Thunderstorms are a common occurrence on the South Plains in the Springtime. The clashing of warm, moist air from the Gulf of Mexico with cold, dry air from the north is typically how we see some of these thunderstorms develop during this time of year. But were you aware that the same, general ingredients also come together in the Fall?
Jeffrey Vitale explains, “lightning forms when we get thunderstorm clouds and ice particles within the thunderstorm clouds collide with each other and we get charges that develop. Positive and negative charges. And typically we see negative charges accumulate at the base of a cloud, and the surface of the earth is usually concentrated with positive charges. And so what happens is, what’s called a stepped leader, comes out from the bottom of the cloud and that makes its way down to the surface […] When it reaches the ground, we see the return stroke or the big flash of light that we all see.”
These big flashes of light can be visually stunning, but they can also be dangerous. Lightning has even been recorded as far away as 15 miles from the parent thunderstorm. With that in mind, here are some ways you can stay safe if ever caught outside in a thunderstorm.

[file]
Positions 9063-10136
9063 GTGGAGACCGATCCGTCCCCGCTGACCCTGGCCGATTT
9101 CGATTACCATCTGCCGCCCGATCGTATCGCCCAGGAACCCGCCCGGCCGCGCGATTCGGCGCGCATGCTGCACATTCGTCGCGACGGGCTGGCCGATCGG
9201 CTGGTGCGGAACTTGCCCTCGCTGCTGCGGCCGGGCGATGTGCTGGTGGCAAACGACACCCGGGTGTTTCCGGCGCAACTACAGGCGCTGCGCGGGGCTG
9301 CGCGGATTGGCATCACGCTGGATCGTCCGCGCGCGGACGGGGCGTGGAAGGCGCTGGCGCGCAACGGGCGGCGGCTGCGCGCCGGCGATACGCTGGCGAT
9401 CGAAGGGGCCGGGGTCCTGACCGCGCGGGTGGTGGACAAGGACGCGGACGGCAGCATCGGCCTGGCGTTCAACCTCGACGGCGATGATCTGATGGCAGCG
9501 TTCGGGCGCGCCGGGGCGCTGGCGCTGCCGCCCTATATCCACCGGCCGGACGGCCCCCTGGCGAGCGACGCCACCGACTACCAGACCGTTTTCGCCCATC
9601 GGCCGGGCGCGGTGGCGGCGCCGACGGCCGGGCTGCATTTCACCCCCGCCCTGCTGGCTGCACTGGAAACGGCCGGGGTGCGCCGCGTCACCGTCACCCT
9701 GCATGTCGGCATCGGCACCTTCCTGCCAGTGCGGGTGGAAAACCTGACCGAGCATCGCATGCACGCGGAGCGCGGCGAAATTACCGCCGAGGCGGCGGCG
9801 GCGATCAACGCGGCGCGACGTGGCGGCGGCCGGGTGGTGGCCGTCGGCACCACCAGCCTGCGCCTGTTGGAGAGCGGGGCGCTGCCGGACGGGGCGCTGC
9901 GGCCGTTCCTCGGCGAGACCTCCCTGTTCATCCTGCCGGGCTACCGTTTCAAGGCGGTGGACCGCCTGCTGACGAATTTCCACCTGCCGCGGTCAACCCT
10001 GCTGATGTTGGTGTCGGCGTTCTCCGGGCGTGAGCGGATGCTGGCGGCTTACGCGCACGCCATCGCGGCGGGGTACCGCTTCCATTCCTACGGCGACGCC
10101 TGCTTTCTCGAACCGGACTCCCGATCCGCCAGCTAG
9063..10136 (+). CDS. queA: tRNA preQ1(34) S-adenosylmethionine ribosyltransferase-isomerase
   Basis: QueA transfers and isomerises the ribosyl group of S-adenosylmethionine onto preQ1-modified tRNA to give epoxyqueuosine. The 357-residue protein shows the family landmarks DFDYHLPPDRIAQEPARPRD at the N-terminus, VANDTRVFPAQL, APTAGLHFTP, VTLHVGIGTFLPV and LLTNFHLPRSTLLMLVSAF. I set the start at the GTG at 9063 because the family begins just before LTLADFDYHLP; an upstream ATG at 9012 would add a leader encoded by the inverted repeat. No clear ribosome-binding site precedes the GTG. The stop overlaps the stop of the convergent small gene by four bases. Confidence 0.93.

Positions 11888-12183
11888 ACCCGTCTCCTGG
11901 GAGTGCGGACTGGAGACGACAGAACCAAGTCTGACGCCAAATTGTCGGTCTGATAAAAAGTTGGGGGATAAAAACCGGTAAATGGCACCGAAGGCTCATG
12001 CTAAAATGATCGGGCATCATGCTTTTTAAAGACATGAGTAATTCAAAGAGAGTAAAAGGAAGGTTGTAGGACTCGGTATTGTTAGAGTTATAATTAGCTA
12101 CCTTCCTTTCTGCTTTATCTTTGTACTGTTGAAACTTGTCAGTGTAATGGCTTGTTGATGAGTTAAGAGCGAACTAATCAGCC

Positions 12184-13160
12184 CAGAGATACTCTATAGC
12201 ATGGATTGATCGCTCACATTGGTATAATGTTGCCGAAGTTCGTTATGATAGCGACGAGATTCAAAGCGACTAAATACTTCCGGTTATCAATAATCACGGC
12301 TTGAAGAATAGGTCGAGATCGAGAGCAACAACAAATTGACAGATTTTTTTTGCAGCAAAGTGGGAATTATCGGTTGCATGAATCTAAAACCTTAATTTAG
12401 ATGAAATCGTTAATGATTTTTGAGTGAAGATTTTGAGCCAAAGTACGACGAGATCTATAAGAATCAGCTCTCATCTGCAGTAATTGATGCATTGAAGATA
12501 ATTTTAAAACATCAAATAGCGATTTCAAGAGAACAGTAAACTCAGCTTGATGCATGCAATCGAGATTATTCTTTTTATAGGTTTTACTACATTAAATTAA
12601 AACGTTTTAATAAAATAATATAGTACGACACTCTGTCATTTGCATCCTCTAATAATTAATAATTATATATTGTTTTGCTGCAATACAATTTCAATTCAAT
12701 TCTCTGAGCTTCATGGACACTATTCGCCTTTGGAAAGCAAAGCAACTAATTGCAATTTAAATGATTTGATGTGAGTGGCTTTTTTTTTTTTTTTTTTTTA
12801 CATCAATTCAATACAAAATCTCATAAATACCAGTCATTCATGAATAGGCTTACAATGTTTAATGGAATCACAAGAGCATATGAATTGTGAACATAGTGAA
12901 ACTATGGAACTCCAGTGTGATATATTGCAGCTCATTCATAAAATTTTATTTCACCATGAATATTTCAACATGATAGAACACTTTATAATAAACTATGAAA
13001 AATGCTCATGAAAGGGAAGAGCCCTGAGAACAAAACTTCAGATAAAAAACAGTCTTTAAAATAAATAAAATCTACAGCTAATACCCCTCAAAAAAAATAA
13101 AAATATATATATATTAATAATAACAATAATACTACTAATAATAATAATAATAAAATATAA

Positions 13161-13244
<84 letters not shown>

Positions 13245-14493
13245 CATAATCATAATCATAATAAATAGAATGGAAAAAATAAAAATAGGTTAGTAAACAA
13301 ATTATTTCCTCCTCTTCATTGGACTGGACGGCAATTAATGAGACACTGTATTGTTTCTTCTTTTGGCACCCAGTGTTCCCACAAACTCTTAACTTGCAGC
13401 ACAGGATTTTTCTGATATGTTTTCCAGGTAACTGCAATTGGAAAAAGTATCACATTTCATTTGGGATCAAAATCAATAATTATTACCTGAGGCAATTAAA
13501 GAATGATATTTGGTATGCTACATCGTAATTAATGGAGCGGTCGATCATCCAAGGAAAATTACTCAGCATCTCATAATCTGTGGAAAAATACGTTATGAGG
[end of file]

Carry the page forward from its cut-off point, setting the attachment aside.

“A lot of people think taking shelter under a tree is a good idea but it’s really not. Because lightning is more likely to hit the tallest object around. and usually that’s a tree. and trees don’t do so well when hit by lightning […] inside any building would be the best place to go if you were stuck outside. You want to be inside as well, as far away from outside as possible. You want to stay away from metal objects, from fences, any sort of wet items because again lightning can travel through that. I was just going to say staying away from exterior doors or windows especially the ones that may contain metal. You want to stay as far away from that as possible.”